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Stem Cell Research & The Utilitarian Principle

942 words - 4 pages

Stem Cell Research and the Utilitarian Principle

Human Embryonic Stem Cell (HESC) Research offers hope in alleviating suffering from debilitating diseases and possibly death. HESC are characterized by their ability to self-renew and different into different types of cells (pluri-potency). The main goal of HESC Research is to identify which mechanism governs cell differentiation, and then turn the HESC into the specific cells types which may be used to treat various illnesses. The restorative benefits of HESC are strong factors in favor of the research. Despite the promise of HESC Research, many still oppose it because harvesting of HESC ultimately leads to the destruction of the ...view middle of the document...

Arguments in support of HESC Research invariably incorporate Utilitarian sentiments. We argue that the end result of ‘sacrificing’ embryos to harvest their stem cells is so overwhelmingly positive – because of the large number of illnesses it has the potential to cure – that it must be the right thing to do. Illnesses for which we have no cure such as Parkinson’s, Alzheimer’s, Diabetes or paralysis have the potential to be cured. Proponents of HESC research argue that without the use of HESC the research cannot move forward and the ability to end this aspect of human suffering and save lives is delayed or lost. Consequently, the destruction of the embryos to obtain stem cells is justified; healing the sick is the greater good which results in the most happiness for the greatest number of people, so the research should be pursued at the expense of human embryonic life (Hollinger, 2001).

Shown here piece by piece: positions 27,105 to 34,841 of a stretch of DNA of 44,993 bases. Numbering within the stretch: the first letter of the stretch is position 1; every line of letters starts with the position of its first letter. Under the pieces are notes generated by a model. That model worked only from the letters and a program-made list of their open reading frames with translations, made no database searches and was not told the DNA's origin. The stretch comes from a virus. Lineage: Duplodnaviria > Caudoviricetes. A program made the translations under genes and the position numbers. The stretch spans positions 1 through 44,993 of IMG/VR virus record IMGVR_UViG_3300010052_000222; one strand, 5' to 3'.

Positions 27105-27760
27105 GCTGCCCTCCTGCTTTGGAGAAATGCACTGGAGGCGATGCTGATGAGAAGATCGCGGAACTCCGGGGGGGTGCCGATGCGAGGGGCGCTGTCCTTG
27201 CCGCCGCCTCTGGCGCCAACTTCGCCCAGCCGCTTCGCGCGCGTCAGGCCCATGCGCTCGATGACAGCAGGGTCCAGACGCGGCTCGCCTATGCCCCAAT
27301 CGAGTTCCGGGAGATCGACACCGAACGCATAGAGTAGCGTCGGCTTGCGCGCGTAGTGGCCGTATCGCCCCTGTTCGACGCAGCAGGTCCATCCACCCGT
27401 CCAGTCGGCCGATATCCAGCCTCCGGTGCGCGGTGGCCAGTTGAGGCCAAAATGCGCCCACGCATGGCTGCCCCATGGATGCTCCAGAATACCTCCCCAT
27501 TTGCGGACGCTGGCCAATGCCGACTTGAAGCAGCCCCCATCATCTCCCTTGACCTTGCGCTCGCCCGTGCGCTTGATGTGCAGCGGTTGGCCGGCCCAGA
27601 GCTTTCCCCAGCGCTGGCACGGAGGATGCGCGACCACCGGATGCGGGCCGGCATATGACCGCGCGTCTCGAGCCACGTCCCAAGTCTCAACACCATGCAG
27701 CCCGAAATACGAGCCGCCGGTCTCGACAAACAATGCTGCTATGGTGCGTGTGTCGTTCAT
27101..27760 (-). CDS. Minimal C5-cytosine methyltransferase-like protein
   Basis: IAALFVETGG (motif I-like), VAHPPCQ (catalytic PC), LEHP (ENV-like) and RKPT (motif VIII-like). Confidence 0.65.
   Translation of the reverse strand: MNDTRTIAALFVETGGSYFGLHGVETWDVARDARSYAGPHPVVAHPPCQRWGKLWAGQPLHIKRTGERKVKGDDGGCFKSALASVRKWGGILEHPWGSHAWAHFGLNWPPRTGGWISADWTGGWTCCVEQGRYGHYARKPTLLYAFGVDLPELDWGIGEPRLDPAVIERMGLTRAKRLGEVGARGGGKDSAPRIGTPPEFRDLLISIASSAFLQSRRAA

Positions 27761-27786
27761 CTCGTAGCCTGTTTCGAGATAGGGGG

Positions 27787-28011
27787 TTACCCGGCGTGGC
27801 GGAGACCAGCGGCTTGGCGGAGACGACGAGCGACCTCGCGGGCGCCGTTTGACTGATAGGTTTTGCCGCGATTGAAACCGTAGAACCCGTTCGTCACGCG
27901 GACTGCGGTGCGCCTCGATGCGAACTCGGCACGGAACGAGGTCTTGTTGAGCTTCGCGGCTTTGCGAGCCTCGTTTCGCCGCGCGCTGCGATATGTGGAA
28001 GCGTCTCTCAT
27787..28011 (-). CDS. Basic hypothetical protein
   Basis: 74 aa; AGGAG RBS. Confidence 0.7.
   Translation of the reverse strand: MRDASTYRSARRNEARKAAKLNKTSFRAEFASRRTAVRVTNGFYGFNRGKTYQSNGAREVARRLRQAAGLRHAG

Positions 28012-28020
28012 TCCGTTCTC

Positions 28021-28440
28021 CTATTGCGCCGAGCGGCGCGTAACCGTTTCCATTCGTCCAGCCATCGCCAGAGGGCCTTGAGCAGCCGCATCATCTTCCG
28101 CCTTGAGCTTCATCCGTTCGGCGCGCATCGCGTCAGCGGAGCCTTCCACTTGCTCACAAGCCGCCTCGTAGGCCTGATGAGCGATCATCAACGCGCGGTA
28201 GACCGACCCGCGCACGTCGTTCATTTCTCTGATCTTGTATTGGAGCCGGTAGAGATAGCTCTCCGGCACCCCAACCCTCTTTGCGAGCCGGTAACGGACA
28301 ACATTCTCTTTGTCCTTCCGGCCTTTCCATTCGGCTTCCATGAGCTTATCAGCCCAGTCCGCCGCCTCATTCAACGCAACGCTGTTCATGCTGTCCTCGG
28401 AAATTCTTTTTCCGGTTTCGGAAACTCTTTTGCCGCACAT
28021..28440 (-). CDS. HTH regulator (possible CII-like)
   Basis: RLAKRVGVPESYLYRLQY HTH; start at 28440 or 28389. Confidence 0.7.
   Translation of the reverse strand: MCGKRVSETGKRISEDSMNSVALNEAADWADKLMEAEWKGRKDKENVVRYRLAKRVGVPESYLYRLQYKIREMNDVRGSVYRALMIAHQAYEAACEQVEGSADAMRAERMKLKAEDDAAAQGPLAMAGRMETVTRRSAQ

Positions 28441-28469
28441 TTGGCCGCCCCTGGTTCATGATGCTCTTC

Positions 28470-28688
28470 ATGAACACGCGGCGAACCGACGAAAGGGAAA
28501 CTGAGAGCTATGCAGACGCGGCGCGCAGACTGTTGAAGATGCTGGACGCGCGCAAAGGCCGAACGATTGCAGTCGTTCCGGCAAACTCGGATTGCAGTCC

Embryos, while of value are not equivalent to human life as long as they are still incapable of existing outside the womb. To the Utilitarian, the social, economic and personal benefits to humanity that may be realized through this vital research are more important and of far greater value than personal costs associated with the destruction of the embryo, especially because in most cases the embryos were already slated for destruction.

One critical argument against utilitarianism as it relates to HESC research is that it diminishes human dignity and worth. This is related to Kant’s deontology which states we should never treat people as means to an end, but rather always as ends. There is much debate about when human life actually begins. Opponents of HESC posit that human life begins at fertilization – thus human status is conferred on the zygote and it earns the right not to be killed. If the embryo is considered a person,...

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